We’ll be publishing the candidates’ responses to one item per day each day this week. Today we’re publishing the candidates’ responses to item one:
Gov. Laura Kelly enacted a series of executive orders this spring to stem the spread of COVID-19. What’s your assessment of the state government’s response to the pandemic? Did the state do enough? Too much? What, if anything, would you have liked to see done differently?
Kansas House District 14
Charlotte Esau (incumbent Republican)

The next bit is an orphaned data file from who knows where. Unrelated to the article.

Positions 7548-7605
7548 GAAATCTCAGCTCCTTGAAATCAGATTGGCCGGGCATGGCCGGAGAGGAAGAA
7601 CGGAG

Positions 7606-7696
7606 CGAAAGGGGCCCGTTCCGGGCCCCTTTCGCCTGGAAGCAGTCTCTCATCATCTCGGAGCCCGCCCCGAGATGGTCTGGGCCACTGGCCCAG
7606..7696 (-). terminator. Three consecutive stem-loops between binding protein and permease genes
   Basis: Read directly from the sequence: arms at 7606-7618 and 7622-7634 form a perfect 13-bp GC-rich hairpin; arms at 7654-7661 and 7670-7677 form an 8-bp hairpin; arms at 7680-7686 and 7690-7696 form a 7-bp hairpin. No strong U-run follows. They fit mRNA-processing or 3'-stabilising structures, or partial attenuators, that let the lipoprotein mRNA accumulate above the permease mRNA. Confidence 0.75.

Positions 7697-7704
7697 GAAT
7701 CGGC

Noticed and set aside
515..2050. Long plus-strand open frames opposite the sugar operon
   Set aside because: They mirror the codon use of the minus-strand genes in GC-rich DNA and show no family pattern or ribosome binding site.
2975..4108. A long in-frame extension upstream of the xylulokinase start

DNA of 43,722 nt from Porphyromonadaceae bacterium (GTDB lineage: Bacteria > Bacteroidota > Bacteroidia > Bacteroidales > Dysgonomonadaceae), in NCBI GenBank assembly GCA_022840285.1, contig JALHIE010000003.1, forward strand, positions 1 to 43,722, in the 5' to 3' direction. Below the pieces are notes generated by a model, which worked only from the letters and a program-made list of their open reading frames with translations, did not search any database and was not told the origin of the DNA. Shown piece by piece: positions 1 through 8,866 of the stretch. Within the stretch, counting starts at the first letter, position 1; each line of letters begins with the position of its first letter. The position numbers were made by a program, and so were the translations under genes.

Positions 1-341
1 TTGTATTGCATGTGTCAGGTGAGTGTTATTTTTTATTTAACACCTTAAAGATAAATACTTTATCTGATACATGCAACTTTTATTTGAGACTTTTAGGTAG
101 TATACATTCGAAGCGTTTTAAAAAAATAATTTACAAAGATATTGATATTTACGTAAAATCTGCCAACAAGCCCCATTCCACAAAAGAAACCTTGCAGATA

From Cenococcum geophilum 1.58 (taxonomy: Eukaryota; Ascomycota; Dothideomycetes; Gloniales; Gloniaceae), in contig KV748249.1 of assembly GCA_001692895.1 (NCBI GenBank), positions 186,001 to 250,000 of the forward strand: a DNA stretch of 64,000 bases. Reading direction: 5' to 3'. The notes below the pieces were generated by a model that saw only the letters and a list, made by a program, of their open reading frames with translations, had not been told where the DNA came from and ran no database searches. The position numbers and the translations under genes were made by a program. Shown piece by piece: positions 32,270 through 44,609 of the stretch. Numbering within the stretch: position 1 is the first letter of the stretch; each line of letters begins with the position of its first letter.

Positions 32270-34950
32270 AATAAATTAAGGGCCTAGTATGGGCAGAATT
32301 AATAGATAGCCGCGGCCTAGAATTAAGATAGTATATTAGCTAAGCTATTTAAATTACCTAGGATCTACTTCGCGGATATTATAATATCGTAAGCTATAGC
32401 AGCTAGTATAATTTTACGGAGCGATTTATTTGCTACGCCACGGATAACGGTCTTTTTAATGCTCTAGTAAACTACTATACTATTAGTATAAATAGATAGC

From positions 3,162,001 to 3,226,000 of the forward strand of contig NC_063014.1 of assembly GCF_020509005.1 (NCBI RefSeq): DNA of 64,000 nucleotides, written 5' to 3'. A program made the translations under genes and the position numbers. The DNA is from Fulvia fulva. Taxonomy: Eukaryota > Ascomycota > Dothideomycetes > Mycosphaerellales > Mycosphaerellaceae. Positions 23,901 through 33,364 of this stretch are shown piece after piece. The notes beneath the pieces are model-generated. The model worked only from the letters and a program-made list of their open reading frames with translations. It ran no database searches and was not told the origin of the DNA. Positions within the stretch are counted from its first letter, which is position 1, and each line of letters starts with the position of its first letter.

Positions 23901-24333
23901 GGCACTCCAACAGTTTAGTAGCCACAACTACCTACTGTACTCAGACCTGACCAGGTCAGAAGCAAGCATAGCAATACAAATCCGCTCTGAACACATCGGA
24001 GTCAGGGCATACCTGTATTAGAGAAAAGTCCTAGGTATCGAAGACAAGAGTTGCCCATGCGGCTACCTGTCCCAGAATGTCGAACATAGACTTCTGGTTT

In some ways I hate to go back and judge what we did then with what we know now as there are so many things we know now that we simply did not know then. When we declared that first emergency, giving the executive branch incredible authority to control our daily lives for a specified period of time, everything was not shut down as we were being led to believe would happen, instead we shut most things down but left a few big businesses open, which hurt many of our small businesses, especially those owned by individuals. The governor, with no input from the State Board of Education or the legislature, shut schools for the rest of that school year and left districts scrambling to provide alternative ways of education and parents wondering what to do with their children as they attempted to work remotely or navigate an overwhelmed department of labor unemployment system. As the shutdowns dragged on, many of our small businesses appealed to the state to be open, with safeguards in place, and a secret committee was assigned to decide who was “essential” and could be open and who could not, with no transparency in their decision making. Not only am I concerned that many of these small businesses won’t survive – and many have closed forever – but I am also troubled that we used what appeared to be reasonable reasons for declaring an emergency, to allow cooperation with federal agencies and funding for national guard operations, to create a dictatorship within the executive branch. The number one question I get asked is will the state shut down businesses again followed closely by why aren’t our schools fully open and why don’t we give people all the information they need to make wise choices on their own. We must do better the next time we are faced with this type of emergency, we must update our emergency powers section of statute, and we need to find a way to live, not just live in fear, while doing our best to keep the spread of the virus down as our medical community works to find ways to prevent the disease, reduce the complications, and lower the death rate as much as possible.